ORANGE City Council is refusing to apologise despite triggering an embarrassing case of mistaken identity that nearly spelled disaster for Charlotte the two-year-old pooch.
The Central Western Daily last week reported the tale of a dispute between Orange City Council and Charlotte’s distraught owner Ray Chamberlain.
Council rangers were adamant Charlotte was a restricted breed of pit bull, while Mr Chamberlain passionately argued the two-year-old dog was a bull terrier.
Had the mutt been declared a pit bull laws would have required her to be permanently caged or destroyed.
To end the stalemate, Charlotte late last week underwent a breed assessment which, to Mr Chamberlain’s delight, declared the dog a non-restricted breed of American Staffordshire bull terrier.
Orange City Council accepted the findings of the breed assessment after sighting a copy yesterday.
However, communications and public relations manager Nick Redmond said staff made no apologies for taking the matter seriously and maintained Charlotte remains a risk to the community.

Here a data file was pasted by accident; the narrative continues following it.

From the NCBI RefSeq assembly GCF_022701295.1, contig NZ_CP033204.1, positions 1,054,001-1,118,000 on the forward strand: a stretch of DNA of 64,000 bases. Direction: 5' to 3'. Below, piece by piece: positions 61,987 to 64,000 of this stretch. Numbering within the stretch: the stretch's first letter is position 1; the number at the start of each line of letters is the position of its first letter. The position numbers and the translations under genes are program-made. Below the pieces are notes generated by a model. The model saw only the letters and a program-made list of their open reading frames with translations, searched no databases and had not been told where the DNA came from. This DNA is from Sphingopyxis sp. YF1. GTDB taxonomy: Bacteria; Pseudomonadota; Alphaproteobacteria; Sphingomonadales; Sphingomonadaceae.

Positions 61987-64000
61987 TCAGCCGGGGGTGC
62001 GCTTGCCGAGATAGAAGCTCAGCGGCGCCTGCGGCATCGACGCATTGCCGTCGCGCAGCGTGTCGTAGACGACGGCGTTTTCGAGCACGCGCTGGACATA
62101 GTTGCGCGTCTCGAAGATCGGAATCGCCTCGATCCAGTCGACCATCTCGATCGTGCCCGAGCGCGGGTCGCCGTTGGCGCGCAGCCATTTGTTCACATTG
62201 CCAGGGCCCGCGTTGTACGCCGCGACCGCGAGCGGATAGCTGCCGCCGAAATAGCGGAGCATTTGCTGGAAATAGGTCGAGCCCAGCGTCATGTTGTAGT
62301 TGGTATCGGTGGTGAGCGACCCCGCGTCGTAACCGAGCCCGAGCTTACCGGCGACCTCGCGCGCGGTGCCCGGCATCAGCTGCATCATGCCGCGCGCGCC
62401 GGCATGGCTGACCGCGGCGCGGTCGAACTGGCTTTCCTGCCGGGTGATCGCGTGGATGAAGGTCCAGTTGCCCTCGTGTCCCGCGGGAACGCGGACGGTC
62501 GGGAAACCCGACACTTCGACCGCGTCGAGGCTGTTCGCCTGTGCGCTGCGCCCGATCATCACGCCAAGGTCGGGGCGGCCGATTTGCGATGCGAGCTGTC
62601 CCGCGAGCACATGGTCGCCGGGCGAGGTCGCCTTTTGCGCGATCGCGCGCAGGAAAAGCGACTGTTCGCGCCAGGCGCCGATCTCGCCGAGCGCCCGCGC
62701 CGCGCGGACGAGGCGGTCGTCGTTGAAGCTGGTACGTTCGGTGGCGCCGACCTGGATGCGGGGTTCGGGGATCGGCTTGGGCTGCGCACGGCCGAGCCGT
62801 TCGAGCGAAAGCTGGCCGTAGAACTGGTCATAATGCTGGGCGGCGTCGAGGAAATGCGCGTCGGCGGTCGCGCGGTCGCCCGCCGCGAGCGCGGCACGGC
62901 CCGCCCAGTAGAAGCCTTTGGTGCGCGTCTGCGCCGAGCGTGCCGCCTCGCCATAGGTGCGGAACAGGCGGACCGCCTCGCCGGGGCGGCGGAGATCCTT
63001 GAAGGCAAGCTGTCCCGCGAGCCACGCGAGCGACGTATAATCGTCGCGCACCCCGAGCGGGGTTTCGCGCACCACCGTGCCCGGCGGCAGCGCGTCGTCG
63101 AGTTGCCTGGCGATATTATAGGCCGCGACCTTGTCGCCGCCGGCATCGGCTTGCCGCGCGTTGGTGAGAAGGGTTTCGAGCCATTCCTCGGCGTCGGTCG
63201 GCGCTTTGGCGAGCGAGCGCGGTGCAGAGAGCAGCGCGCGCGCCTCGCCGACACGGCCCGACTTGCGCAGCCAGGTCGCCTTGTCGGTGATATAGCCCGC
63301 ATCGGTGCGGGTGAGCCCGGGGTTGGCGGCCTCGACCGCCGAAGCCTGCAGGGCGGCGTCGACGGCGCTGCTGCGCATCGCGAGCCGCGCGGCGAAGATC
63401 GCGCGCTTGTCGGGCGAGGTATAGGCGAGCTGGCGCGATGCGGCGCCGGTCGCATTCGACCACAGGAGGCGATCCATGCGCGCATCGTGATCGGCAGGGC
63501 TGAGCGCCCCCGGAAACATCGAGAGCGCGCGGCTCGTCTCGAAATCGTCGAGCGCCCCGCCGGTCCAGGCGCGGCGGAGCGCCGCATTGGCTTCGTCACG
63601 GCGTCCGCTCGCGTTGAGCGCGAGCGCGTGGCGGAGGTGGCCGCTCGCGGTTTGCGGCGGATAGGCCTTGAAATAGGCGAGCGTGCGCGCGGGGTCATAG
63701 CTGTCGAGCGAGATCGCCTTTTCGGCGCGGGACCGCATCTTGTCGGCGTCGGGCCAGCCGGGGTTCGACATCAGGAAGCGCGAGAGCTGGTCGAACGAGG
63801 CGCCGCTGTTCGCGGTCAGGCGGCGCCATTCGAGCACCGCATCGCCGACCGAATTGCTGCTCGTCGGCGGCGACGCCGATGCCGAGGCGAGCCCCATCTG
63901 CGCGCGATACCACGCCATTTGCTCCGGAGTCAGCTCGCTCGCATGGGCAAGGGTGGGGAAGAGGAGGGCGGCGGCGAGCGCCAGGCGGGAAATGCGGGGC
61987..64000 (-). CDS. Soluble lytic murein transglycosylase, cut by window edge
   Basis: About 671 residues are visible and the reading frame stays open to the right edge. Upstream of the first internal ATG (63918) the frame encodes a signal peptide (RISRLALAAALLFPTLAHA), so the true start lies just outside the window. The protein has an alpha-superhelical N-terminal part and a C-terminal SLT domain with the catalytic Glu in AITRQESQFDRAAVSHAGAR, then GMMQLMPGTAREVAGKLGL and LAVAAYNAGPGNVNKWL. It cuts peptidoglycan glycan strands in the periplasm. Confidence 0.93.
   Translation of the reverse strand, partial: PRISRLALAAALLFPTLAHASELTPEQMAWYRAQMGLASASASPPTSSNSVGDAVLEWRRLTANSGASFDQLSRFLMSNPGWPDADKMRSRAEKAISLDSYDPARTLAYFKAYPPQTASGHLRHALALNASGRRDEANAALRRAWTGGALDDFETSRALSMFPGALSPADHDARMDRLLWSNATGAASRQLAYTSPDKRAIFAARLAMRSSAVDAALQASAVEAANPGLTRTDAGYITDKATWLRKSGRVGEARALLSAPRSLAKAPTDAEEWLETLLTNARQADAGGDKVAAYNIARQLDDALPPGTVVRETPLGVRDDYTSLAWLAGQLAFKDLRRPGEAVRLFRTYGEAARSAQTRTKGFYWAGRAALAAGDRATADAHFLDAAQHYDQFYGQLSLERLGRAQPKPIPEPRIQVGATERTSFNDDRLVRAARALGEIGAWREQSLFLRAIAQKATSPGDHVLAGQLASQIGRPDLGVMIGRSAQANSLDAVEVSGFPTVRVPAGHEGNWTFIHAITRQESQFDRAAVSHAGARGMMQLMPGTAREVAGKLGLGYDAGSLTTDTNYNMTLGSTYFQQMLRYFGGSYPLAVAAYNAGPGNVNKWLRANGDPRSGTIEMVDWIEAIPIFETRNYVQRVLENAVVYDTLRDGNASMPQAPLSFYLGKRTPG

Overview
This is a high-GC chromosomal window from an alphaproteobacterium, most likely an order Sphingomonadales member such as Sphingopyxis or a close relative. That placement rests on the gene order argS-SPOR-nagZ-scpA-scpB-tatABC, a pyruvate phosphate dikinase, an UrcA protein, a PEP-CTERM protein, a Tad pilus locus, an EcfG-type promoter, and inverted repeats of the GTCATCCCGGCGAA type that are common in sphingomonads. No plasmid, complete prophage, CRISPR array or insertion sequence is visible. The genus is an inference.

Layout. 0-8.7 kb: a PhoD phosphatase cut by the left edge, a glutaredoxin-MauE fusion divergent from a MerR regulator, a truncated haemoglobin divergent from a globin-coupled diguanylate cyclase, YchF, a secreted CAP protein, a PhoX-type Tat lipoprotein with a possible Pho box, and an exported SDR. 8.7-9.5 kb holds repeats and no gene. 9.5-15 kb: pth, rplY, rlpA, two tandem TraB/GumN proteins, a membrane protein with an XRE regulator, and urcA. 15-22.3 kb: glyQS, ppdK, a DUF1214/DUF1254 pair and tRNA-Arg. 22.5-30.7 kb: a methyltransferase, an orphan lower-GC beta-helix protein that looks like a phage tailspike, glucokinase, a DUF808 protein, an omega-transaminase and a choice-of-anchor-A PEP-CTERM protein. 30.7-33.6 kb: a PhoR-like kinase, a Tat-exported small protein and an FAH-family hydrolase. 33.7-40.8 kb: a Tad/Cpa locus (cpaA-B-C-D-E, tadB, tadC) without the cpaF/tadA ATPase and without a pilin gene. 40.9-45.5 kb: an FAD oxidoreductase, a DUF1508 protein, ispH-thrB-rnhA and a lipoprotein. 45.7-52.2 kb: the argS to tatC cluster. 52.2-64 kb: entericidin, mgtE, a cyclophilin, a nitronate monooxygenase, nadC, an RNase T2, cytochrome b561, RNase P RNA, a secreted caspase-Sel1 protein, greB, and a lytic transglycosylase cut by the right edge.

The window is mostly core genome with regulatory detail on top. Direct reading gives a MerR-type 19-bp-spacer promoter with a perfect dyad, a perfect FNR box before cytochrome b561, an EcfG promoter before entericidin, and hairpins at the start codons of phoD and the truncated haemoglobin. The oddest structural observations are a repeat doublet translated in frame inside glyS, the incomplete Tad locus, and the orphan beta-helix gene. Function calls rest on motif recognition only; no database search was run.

“Look, we accept the decision but irrespective of all that keep in mind this is a dog that came to the attention of council when it was on the loose, acting aggressively to residents of an aged care facility and it also tried to bite a ranger,” Mr Redmond said.
Mr Chamberlain said the $50 breed assessment had probably saved the life of his canine companion.
“If council doesn’t want to apologise that’s fine, as long as they don’t come near me again with their false accusations that will suit me,” he said.
Council is yet to determine what action, if any, it will take against Mr Chamberlain for allowing Charlotte loose in public.